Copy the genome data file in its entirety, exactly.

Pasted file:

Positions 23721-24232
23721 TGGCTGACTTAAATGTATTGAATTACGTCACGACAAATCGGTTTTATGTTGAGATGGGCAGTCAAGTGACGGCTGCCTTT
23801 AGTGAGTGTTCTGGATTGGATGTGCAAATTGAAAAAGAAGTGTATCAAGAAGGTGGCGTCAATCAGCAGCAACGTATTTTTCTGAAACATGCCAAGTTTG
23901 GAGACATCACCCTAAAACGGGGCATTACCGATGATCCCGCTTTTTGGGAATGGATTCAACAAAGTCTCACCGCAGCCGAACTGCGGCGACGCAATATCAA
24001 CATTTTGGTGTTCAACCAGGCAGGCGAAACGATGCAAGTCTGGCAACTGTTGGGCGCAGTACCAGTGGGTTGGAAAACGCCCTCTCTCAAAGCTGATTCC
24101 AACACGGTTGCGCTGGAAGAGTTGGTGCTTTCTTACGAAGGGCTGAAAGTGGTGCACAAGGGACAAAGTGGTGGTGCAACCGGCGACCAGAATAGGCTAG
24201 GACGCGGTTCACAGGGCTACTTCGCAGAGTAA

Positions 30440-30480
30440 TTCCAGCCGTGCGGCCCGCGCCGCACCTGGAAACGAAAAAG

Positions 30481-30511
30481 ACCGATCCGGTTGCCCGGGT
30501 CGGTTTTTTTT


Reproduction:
Positions 23721-24232
23721 TGGCTGACTTAAATGTATTGAATTACGTCACGACAAATCGGTTTTATGTTGAGATGGGCAGTCAAGTGACGGCTGCCTTT
23801 AGTGAGTGTTCTGGATTGGATGTGCAAATTGAAAAAGAAGTGTATCAAGAAGGTGGCGTCAATCAGCAGCAACGTATTTTTCTGAAACATGCCAAGTTTG
23901 GAGACATCACCCTAAAACGGGGCATTACCGATGATCCCGCTTTTTGGGAATGGATTCAACAAAGTCTCACCGCAGCCGAACTGCGGCGACGCAATATCAA
24001 CATTTTGGTGTTCAACCAGGCAGGCGAAACGATGCAAGTCTGGCAACTGTTGGGCGCAGTACCAGTGGGTTGGAAAACGCCCTCTCTCAAAGCTGATTCC
24101 AACACGGTTGCGCTGGAAGAGTTGGTGCTTTCTTACGAAGGGCTGAAAGTGGTGCACAAGGGACAAAGTGGTGGTGCAACCGGCGACCAGAATAGGCTAG
24201 GACGCGGTTCACAGGGCTACTTCGCAGAGTAA

Positions 30440-30480
30440 TTCCAGCCGTGCGGCCCGCGCCGCACCTGGAAACGAAAAAG

Positions 30481-30511
30481 ACCGATCCGGTTGCCCGGGT
30501 CGGTTTTTTTT